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Ryosuke Shimazu

Ioana Stupariu

sect with each other in many ways, did you finance. ever feel any attraction to the legal field? If so, I.S.: How much do you have to deal with legal in what instances, and why did you decide not matters and how much do you interact with to pursue a career in law? lawyers? R.S.: To be honest, I seriously thought about R.S.: After I moved to Islamic finance from law school in high school, but for various reaconventional finance, what was required from sons I did not end up pursuing that path. One me changed dramatically; before, I was simply of the factors was that I really wanted to move making proposing fund raising opportunities to Europe and studying law would have meant to clients through presentations and meetings. staying back in Canada; another one was that In Islamic finance, there were a lot of legal isafter studying something very abstract for a sues coming from the client side or just from year – Philosophy and Religion – I really wantthe products themselves. When we go to talk ed something more concrete, something practo clients, we have to be very familiar with potical, so I chose business and finance. But my tential legal issues and how to solve them. We interest for law never died; in fact, it helped me cannot say ‘we don’t know, we have to ask our later when I started working in Islamic finance lawyers’. since it required me to get well acquainted with Sharia law. After that, I never really considered Because legal knowledge was so much more going into the legal field since I felt settled in required, I had to constantly make efforts to 110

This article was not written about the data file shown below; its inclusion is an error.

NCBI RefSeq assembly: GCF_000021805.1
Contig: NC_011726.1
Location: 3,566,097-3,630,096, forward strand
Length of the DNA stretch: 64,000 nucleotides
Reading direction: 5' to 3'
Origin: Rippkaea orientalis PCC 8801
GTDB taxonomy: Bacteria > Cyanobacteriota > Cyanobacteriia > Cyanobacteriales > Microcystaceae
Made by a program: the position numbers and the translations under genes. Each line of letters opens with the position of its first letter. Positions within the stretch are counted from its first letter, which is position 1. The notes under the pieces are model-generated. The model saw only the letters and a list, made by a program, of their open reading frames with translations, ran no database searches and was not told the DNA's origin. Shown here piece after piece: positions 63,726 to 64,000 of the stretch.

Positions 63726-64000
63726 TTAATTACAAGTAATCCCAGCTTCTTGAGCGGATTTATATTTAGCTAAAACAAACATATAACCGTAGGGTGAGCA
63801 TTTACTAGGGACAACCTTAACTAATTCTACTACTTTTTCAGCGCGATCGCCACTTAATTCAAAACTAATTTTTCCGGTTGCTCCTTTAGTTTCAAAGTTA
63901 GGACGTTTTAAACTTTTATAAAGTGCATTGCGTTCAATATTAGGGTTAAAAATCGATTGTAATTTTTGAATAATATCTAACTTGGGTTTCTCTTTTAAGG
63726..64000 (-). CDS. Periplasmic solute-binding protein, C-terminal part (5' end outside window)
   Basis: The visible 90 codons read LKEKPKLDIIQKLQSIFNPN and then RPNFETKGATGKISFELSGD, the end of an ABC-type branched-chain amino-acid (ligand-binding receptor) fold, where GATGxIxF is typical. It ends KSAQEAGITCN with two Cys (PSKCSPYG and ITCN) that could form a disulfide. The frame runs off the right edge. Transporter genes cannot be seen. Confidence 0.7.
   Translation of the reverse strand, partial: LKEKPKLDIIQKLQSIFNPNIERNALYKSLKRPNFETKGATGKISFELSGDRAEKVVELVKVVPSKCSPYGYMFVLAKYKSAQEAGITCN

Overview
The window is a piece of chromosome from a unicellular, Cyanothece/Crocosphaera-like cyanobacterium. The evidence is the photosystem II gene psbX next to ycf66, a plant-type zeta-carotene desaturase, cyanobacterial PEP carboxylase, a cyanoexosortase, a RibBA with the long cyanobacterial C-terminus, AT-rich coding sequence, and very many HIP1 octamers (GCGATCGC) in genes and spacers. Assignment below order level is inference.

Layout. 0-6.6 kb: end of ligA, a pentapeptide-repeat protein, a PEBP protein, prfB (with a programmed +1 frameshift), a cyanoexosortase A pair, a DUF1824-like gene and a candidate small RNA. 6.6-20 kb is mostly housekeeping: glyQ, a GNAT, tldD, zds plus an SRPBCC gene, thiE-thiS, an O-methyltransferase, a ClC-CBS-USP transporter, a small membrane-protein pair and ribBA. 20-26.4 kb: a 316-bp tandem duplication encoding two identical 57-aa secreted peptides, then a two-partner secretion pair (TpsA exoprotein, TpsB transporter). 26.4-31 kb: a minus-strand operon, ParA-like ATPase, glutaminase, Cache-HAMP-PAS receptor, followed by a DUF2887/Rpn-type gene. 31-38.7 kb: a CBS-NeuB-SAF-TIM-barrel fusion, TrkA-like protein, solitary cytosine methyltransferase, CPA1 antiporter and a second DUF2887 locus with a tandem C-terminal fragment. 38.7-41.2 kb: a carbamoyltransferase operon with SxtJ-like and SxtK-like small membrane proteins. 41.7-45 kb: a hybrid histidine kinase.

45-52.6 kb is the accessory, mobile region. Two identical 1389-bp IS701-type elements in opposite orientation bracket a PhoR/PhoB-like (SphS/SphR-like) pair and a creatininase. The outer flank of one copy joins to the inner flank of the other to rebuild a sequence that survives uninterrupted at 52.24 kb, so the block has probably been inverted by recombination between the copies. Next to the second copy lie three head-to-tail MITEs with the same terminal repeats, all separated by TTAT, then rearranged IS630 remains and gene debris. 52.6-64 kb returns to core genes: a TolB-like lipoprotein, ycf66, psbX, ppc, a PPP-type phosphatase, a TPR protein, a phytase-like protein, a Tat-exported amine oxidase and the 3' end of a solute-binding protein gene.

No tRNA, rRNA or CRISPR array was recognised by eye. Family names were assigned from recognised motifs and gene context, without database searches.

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PROFESSIONAL SPOTLIGHT equip myself with as much legal knowledge as possible with the help of practitioners and academics. For instance, I had to learn the differences between common law and civil law and study key clauses found in contracts. This is because Islamic finance requires certain additional and unique clauses in its contracts, of which we have to be aware, so we always checked with our lawyers and made sure that we fully understood relevant legal implications before meeting clients. But the problem is that if you do not speak the same language with lawyers it is very hard to make ourselves understood and receive expected advice from them, which can mean extra time and thus extra costs for transactions. I also had to get acquainted with English law, which is often used for cross-border Islamic finance transactions, and the same with the local laws.

Sharia boards. I.S.: So it is basically an additional set of standards to be complied with. R.S.: Exactly. There are some key differences between conventional finance and Islamic finance. Sharia prohibits some types of transactions; for instance, you cannot pay or receive interest for loans.

“There are some key differences between conventional finance and Islamic finance. Sharia prohibits some types of transactions; for instance, you cannot pay or receive interest for loans.”